Ānāpānasati – Overview

June 2, 2022; revised October 26, 2022; December 20, 2022; re-written January 12, 2023

Evidence from the Tipiṭaka shows that Ānāpānasati Bhāvanā is not breath mediation. The former can lead to Nibbāna, while the latter cannot. We will also discuss the connection between Ānāpānasati and Paṭicca Samuppāda.

Connection Between Ānāpānasati and Paṭicca Samuppāda

1. In the post “Difference Between Dhammā and Saṅkhāra,” we discussed our actions (kamma) with abhisaṅkhāra (involving lobha, dosa, and moha) lead to rebirths and future suffering. 

  • As discussed there, dhammā are kammic energies created as bhava in the Akusala-Mula (or Anuloma) Paṭicca Samuppāda process: “Akusala-Mūla Upapatti Paṭicca Samuppāda.”
  • That process is reversed in the “Paṭilōma Paṭicca Samuppāda – Key to Nibbāna” leading to Nibbāna. Here a different type of saṅkhāra (“kusala-mūla paccayā saṅkhāra) helps deactivate the dhammās created via the Akusala-Mula (or Anuloma) PS process.
  • The two PS processes are discussed side-by-side in “Distortion of Pāli Keywords in Paṭicca Samuppāda.”
  • The Buddha stated in the Ānāpānasati Sutta (MN 118) that cultivation of Ānāpānasati leads to Nibbāna. Thus, Ānāpānasati must be fulfilling the Paṭilōma Paṭicca Samuppāda. 
  • How can the “breath meditation” do that? It cannot. We will uncover some clues on the actual connection in this series of posts.
  • The problem is that current translations of Tipiṭaka references on both Ānāpānasati and Paṭicca Samuppāda have grave errors.
Elephants in the Room – Obvious Errors in Translations

2. In the series on “Elephants in the Room,” I discuss many blatant misinterpretations of the Tipiṭaka under three categories: “Word-for-Word Translation of the Tipiṭaka,” “Ānāpānasati Bhāvanā,” and “Tilakkhana.” The first category includes problems with Paṭicca Samuppāda translations.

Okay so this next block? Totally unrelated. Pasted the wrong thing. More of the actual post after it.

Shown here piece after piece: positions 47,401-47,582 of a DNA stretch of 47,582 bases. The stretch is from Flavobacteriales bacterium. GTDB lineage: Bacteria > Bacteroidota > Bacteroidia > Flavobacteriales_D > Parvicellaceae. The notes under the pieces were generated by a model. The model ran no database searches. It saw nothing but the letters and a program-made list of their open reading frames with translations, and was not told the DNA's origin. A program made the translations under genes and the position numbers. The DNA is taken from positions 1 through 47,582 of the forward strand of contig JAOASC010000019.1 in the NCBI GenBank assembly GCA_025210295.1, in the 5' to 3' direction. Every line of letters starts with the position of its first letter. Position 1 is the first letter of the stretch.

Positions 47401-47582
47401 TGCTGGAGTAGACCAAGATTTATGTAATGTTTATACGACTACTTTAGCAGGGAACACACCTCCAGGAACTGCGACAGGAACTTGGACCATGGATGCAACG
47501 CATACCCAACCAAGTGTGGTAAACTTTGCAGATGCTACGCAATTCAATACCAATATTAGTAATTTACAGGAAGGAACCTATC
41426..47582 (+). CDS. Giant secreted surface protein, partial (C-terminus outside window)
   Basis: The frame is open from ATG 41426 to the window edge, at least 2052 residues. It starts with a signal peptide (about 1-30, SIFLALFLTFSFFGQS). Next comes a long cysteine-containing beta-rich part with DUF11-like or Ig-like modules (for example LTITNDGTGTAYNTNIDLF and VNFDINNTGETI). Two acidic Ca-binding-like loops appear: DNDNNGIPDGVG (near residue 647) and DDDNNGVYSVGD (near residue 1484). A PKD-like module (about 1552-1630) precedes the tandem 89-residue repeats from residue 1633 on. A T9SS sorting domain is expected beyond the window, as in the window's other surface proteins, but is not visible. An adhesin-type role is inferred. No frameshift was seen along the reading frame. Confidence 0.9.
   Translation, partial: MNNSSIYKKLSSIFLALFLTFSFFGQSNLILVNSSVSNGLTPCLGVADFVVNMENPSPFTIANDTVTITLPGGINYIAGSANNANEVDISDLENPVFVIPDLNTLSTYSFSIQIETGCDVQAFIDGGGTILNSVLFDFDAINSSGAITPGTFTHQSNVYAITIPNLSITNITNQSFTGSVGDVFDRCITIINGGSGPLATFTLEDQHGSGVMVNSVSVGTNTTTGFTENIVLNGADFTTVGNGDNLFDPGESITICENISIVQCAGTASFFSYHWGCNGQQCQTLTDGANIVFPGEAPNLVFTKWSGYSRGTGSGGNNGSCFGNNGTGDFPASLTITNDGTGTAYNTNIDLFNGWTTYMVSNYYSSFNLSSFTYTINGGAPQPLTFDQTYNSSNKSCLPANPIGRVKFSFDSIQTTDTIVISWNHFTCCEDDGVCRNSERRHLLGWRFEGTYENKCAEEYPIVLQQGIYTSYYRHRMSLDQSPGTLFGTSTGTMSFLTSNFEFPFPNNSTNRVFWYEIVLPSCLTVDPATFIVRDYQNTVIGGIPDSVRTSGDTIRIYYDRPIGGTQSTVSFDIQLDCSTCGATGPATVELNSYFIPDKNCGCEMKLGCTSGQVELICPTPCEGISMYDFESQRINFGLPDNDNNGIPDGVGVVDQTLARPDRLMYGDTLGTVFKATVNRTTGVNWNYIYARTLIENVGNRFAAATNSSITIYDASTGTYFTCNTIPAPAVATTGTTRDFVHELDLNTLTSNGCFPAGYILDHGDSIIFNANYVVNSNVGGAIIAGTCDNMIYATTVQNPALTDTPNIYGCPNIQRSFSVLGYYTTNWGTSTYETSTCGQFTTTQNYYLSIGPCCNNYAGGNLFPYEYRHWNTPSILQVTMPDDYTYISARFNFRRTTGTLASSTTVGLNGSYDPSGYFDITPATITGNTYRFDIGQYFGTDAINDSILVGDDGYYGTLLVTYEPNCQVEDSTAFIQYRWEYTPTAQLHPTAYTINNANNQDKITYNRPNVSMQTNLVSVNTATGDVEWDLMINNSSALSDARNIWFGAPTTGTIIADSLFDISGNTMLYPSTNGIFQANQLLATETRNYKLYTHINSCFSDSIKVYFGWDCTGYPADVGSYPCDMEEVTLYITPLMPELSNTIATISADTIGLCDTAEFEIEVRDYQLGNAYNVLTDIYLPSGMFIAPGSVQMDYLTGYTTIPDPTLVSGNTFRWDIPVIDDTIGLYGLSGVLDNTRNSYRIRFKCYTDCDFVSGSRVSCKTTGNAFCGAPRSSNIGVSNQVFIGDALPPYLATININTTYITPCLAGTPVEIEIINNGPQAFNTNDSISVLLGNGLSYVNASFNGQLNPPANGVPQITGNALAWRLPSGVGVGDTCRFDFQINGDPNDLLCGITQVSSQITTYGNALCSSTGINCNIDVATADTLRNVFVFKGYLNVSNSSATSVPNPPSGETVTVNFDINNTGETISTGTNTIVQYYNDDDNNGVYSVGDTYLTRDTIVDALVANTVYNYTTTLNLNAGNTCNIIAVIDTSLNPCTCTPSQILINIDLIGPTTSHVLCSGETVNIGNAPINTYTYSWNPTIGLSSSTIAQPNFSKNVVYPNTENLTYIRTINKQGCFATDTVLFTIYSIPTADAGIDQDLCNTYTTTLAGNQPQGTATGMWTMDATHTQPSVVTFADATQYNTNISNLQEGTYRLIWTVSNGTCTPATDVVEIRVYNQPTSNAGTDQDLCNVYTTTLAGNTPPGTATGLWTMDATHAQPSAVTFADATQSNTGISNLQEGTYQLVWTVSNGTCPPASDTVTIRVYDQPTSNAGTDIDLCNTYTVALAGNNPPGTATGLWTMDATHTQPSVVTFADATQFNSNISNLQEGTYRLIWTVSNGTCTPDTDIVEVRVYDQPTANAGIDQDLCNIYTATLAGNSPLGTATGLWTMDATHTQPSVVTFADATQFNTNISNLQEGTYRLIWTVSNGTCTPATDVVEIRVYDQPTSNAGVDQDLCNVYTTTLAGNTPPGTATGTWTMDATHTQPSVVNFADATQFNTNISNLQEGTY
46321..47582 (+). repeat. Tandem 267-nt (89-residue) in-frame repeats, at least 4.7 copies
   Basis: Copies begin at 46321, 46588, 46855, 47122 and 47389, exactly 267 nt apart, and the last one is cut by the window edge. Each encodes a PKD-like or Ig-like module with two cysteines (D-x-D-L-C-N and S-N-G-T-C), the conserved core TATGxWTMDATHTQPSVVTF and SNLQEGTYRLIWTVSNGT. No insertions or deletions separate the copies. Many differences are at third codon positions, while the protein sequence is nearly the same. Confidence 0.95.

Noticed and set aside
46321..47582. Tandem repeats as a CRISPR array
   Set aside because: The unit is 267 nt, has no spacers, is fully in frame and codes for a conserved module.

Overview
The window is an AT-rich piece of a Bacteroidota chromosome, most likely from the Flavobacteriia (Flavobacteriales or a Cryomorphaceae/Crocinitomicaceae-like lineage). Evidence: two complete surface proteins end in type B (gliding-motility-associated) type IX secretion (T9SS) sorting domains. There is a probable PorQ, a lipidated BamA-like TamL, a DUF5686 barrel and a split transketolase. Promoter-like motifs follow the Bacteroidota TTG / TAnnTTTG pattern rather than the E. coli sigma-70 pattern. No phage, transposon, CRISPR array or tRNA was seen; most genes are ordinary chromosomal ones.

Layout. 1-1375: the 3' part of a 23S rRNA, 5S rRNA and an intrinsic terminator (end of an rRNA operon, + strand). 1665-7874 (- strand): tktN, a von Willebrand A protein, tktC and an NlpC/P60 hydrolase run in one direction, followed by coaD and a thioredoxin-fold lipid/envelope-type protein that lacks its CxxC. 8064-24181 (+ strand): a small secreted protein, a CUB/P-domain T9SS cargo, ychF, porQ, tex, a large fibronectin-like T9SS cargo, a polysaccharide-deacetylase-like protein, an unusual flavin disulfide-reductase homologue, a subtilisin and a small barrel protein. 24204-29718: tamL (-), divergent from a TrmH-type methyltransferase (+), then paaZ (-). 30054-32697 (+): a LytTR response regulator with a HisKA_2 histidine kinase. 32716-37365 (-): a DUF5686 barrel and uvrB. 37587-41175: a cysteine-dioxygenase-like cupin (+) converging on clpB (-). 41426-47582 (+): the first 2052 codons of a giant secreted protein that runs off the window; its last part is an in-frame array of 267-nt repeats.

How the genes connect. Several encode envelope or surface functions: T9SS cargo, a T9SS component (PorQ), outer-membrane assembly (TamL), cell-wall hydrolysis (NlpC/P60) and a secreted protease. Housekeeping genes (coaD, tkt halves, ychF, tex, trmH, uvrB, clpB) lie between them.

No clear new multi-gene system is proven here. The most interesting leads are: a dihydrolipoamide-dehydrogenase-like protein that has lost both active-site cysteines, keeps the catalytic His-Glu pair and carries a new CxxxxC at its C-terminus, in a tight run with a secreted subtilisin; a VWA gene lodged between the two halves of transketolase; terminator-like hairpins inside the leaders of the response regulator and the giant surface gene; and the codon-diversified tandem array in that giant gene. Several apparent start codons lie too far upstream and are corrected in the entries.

• I call these “Elephants in the Room” for the following reason. I have tried to point out many contradictions in current English translations of the Tipiṭaka. Those who have followed this website are aware of these issues.
  • However, I encountered strong opposition when I pointed out these issues at a well-known discussion forum. Anicca as impermanence and Ānāpānasati Bhāvanā as “breath meditation” seem to be ingrained into the minds of many people. It is difficult for them to “remove the dark glasses” and “see the truth.”

3. Some say, “I don’t know enough Pāli to determine who has the correct interpretations,  you or those well-established teachers.” However, knowledge of Pāli is not necessary to see many contradictions.

  • For example, see “Distortion of Pāli Keywords in Paṭicca Samuppāda.” Even a child should be able to see such apparent contradictions!
  • I understand that getting rid of firmly-embedded wrong views is not easy, especially when the current “Theravada establishment” is behind such interpretations. I will do what I can to the best of my ability. (Of course, I learned these interpretations from the late Waharaka Thero.)
  • It is a relief to see that some people have understood, as I can see from the comments in our discussion forum and even in the other forum mentioned above.
First Elephant in the Room – Word-for-Word Translation of the Tipiṭaka

4. I have already posted under the “Word-for-Word Translation of the Tipiṭaka” category and will post more later.

  • The primary sutta on Ānāpānasati Bhāvanā is “Ānāpānassati Sutta (MN 118).” I will be discussing the main verses of this sutta in future posts. Before that, I need to provide some background, as laid out below. Note that in Pāli, the two words Ānapāna and sati combine as “Ānāpānassati.” Thus, you may see both Ānāpānasati and Ānāpānassati.